ArrayList<Integer> arrayList = ... ; // ArrayList<T> implements List<T> 
swap(list, 0, 2); // ArrayList<Integer> is compatible to List<?> 

Explicit covariance for generic types

The light covariance shown in the previous section can be generalized. If Generic<SubType> were compatible to Generic<SuperType>, the types would be implicitly covariant. Binding the wildcard with extends would make the types explicitly covariant: Generic<SubType> is compatible to Generic<? extends SuperType>. We could declare a reference of this bounded wildcard type (but not of objects because all wildcard types are abstract):

Generic<? extends SuperType> covariantReference; 

This reference may refer any instance of Generic with an actual type parameter of a subtype of SuperType:

covariantReference = new Generic<SuperType>(); // normal 
covariantReference = new Generic<SubType>(); // covariant 
covariantReference = new Generic<Object>(); // type error: only subtypes work 

This means that the type Generic<? extends SuperType> is the abstract supertype of all instantiations of Generic with a subtype of SuperType (just like Generic<?> is the abstract supertype of all instantiations of Generic with any type, as explained above).

Using wildcards for binding is necessary in cases where certain properties are expected of the type parameter--for example if the elements of the parameter collection are to be manipulated:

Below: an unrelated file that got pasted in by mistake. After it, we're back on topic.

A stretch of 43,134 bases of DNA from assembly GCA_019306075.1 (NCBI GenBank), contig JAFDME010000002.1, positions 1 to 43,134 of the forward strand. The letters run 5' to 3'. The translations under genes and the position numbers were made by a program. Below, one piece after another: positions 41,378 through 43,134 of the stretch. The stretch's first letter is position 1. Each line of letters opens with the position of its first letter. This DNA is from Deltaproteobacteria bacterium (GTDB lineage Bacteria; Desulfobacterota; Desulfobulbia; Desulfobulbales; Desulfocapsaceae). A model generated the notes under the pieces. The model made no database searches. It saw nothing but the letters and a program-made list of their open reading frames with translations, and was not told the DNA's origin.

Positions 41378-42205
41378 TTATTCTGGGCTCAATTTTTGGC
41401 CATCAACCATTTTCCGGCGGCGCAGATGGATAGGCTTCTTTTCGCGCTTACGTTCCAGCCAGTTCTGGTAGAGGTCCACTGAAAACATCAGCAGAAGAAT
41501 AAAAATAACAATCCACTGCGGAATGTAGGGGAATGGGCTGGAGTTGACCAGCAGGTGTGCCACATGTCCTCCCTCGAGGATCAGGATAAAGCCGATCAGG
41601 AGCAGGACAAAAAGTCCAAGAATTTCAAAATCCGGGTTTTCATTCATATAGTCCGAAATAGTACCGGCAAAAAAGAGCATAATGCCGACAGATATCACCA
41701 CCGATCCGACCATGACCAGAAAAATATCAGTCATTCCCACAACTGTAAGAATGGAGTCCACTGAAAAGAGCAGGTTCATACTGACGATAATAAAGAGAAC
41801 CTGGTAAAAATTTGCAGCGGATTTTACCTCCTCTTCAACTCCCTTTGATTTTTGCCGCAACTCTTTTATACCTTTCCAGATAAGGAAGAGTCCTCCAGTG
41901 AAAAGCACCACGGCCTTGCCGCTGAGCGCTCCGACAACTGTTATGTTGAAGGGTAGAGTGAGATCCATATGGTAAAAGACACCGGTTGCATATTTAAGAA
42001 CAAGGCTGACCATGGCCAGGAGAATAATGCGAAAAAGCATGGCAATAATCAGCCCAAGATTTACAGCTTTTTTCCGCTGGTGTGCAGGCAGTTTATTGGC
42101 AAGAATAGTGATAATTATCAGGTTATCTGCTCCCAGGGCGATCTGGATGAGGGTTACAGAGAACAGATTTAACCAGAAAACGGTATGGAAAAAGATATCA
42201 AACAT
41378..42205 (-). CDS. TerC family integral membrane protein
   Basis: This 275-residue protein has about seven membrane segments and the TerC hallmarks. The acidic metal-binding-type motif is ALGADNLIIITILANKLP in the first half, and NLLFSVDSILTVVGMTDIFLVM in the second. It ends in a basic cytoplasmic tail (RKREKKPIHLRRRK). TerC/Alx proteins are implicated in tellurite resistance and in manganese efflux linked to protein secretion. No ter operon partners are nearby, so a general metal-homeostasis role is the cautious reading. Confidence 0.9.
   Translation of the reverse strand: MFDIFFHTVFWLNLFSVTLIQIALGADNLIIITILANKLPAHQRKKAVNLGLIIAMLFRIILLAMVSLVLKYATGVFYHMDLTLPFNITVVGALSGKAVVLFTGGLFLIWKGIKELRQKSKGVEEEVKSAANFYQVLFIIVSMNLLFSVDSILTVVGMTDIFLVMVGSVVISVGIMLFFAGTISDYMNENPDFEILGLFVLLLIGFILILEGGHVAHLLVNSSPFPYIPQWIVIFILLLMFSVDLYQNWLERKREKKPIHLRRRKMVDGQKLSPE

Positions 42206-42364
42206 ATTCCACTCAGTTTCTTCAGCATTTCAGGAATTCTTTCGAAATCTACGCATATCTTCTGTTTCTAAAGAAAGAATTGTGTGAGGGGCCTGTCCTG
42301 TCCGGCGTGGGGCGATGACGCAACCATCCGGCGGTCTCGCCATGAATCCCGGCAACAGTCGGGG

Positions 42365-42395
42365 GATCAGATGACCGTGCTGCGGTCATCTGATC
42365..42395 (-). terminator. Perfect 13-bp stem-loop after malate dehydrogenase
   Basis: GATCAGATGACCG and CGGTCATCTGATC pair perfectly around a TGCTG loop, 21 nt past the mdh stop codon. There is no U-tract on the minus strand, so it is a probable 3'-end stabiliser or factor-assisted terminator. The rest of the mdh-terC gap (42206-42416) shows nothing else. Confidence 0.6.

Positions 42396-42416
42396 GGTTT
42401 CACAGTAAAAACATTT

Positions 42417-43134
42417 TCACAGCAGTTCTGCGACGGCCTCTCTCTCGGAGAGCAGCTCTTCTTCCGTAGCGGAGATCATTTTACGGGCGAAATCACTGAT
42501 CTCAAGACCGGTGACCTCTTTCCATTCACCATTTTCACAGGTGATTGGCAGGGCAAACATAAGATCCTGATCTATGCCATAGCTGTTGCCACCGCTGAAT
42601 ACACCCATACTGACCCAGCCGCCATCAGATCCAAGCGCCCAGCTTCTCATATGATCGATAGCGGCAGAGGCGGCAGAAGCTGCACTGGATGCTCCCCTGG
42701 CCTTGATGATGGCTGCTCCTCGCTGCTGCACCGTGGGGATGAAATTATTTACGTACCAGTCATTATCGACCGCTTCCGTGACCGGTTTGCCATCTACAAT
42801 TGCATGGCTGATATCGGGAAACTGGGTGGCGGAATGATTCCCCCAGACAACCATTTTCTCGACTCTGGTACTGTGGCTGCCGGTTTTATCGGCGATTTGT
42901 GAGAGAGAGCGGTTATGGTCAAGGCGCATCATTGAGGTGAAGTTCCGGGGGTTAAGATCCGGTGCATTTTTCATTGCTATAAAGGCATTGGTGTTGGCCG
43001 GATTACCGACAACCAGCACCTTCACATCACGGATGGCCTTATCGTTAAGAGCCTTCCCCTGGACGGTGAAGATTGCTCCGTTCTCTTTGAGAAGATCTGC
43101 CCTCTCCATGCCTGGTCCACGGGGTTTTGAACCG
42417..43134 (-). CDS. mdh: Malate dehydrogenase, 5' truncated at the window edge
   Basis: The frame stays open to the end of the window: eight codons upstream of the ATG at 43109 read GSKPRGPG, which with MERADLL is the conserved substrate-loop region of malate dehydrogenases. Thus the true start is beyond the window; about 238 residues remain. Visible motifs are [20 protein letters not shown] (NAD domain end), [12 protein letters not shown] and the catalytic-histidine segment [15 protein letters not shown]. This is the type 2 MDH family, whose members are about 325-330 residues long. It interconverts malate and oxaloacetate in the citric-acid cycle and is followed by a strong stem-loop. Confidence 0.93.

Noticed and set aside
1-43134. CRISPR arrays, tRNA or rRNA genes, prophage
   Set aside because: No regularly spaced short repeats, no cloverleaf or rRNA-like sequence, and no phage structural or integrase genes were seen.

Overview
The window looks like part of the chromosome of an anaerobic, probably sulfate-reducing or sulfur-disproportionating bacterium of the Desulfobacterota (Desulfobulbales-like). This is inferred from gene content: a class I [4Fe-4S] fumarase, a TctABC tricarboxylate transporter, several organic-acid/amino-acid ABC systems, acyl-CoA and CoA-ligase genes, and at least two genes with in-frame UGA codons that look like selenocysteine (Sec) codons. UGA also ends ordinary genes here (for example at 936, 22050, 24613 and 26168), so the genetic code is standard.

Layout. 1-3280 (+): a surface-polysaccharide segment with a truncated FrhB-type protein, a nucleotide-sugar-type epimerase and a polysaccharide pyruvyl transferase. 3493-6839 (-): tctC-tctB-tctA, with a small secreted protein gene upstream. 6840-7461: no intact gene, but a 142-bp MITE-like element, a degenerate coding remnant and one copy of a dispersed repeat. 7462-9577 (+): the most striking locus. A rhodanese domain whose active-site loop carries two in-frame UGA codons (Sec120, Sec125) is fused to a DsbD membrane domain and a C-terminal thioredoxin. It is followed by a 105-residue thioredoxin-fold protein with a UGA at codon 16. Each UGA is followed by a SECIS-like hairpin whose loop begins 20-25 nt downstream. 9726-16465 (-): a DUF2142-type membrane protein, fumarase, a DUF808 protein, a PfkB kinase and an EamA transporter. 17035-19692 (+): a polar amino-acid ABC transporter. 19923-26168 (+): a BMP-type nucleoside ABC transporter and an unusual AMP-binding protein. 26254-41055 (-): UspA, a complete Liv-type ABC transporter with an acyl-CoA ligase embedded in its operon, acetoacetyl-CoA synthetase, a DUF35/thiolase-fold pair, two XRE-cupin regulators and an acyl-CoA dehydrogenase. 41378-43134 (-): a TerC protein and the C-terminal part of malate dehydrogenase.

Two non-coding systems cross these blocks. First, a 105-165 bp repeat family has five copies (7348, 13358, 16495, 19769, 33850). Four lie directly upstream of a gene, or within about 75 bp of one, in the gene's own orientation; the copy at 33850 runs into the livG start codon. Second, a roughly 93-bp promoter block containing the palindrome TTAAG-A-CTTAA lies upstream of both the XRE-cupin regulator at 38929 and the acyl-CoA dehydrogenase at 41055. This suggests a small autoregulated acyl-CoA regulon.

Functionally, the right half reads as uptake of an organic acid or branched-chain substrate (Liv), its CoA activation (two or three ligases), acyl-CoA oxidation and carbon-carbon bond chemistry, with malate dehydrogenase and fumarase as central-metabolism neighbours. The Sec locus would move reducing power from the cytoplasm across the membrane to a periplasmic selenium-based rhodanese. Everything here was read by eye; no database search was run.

static void increment(Number[] array) { ... } // for every element + 1
static void increment(Collection<? extends Number> collection) { ... }
	// similarly

The first method may be called with any Number[] parameter as a consequence of covariance between arrays:

increment(integerArray); // Integer[]  is compatible to Number[]

The second method may be called with any ArrayList parameter with a Number instantiation as a consequence of covariance with the wildcard:

increment(integerArrayList); // ArrayList<Integer> is compatible to Collection<? extends Number>

Note that in the above code snip, we're using compatibility on two levels again: the parametrized ArrayList<T> is a subtype of Collection<T> and Integer is a subtype of Number.

Covariant accessing variables of a type parameter

You've seen in the previous few examples how the bounded wildcard can be used for explicit covariance among generic types. While this covariance works on variables of the type parameter, it doesn't always work on method parameters in a generic class.